Feeling unsteady or dizzy can be disruptive and make daily tasks like driving or cooking feel unsafe, but the cause isn’t always medical. Vision problems can cause dizziness from refractive errors to binocular vision dysfunction and convergence deficiency.
With a comprehensive eye exam, your optometrist can assess your vision, eye structures, and facial alignment to identify the underlying cause of your dizziness and provide effective treatment.
What Vision Problems Cause Dizziness?
Vision and balance are closely related, contributing to your ability to maintain stability and equilibrium. Your eyes work together with your inner ears, muscles, and joints to keep you steady and help you navigate your surroundings. If one part of this system isn’t functioning properly, it can cause dizziness or vertigo.
Refractive errors refer to conditions where the eye cannot focus on incoming light correctly. When your eyes cannot focus on objects properly due to nearsightedness, farsightedness, and astigmatism, it can cause blurred vision and eyestrain, leading to headaches and dizziness. Correction of your refractive error with glasses or contact lenses could help alleviate symptoms of dizziness.
Convergence is the ability of your eyes to work together to focus on a nearby object. In convergence insufficiency, the eyes cannot perform this motion correctly, typically leading to double vision, headaches, and dizziness.
You may experience difficulty focusing on words or frequently lose your place while reading. Treatment for convergence insufficiency typically involves exercises and vision therapy to help strengthen the eye muscles.
Binocular Vision Dysfunction
Binocular vision is the eyes’ ability to work together to focus on an object as a team. Dysfunction occurs when the two eyes cannot work together properly, resulting in double vision, eye strain, and headaches. Binocular vision dysfunction can also affect the balance system, leading to dizziness, vertigo, and difficulty with spatial orientation.
Common examples of such disorders include:
Vertigo is a sensation of dizziness characterized by a spinning feeling. It can be caused by inner ear problems that affect your balance. Often, it is accompanied by symptoms such as:
- Ringing in the ears
- Hearing problems
However, some vision problems can also cause vertigo, such as vertical heterophoria, a visual misalignment that causes headaches and dizziness.
What Else Can Cause Dizziness?
Dizziness is a common condition that most people have experienced at one point in their lives. It is a feeling of lightheadedness, unsteadiness, or loss of balance. Sometimes, it may be accompanied by:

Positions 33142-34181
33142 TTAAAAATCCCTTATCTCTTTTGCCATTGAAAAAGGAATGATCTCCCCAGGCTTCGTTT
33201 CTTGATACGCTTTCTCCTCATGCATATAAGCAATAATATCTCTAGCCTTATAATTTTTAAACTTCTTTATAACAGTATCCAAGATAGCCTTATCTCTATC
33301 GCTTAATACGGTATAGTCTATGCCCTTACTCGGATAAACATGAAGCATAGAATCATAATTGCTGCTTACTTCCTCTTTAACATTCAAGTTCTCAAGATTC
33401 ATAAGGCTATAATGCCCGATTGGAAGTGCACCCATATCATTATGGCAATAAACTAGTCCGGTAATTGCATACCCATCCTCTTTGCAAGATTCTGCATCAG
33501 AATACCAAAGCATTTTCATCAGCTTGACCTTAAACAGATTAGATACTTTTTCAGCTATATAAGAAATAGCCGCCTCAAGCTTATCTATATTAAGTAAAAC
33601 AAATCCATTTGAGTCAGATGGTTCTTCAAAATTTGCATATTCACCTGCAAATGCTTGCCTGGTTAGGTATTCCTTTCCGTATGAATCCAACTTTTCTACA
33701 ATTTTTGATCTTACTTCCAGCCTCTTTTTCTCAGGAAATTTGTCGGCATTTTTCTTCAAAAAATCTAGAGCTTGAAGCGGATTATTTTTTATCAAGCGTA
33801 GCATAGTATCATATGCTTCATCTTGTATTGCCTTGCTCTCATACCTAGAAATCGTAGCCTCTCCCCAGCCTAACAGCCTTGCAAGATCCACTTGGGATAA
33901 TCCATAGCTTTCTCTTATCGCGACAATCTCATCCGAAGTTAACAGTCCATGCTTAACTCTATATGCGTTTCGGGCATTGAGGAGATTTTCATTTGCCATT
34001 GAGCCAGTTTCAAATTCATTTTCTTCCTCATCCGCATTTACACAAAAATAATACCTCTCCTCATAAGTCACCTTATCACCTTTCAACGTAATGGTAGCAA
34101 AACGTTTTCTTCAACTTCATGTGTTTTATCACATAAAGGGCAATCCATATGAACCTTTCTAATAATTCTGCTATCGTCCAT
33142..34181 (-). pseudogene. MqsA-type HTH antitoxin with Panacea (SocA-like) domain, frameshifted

- Sensation of fainting
- Feeling disoriented
Dizziness can be caused by different health conditions, lifestyle factors, medications, or environmental factors.
Inner Ear Problems
One of the most common causes of dizziness is inner ear problems, such as:
- Benign paroxysmal positional vertigo (BPPV)
- Meniere’s disease
- Vestibular neuritis
- Inner ear infections
Other conditions can contribute to the sensation of dizziness, including:
- Cardiovascular problems
- Carbon monoxide poisoning
Low Blood Sugar
Low blood sugar, or hypoglycemia, can also cause dizziness, especially in people who have diabetes or are on medications that lower blood sugar levels. When your blood sugar levels drop, your brain may not get enough energy to function correctly, leading to dizziness, confusion, and weakness.
To prevent low blood sugar, make sure you eat regular, balanced meals that contain carbohydrates, proteins, and healthy fats. If you have diabetes, monitor your blood sugar levels regularly and adjust your medications.
Some medications can cause dizziness as a side effect, including blood pressure medications, antidepressants, antipsychotics, and sedatives. These drugs can affect the inner ear, the nervous system, or the blood vessels, leading to dizziness, vertigo, or lightheadedness.
Anxiety or Stress
Anxiety or stress can cause dizziness, especially if you are prone to panic attacks or have a phobia of certain situations (such as heights, crowds, or closed spaces). When you are anxious or stressed, your body releases adrenaline, increasing your heart rate and blood pressure, leading to dizziness, palpitations, and shortness of breath.
How to Treat Dizziness
Your visual system may need support to manage your dizziness symptoms. Vision therapy uses exercises, tools, and specialty lenses to retrain your binocular vision dysfunction or convergence insufficiency. Dizziness can result from:
- Traumatic brain injuries
- Neurological conditions
- Facial nerve problems
Address Dizziness with Vision Therapy
Dizziness and vision problems often go hand in hand, leading to discomfort and disrupted daily routines. Schedule a comprehensive eye exam at Vision Care Center for a binocular vision assessment to diagnose your vision alignment problems.
With the proper intervention, you can find relief from dizziness and its related symptoms for a higher quality of life.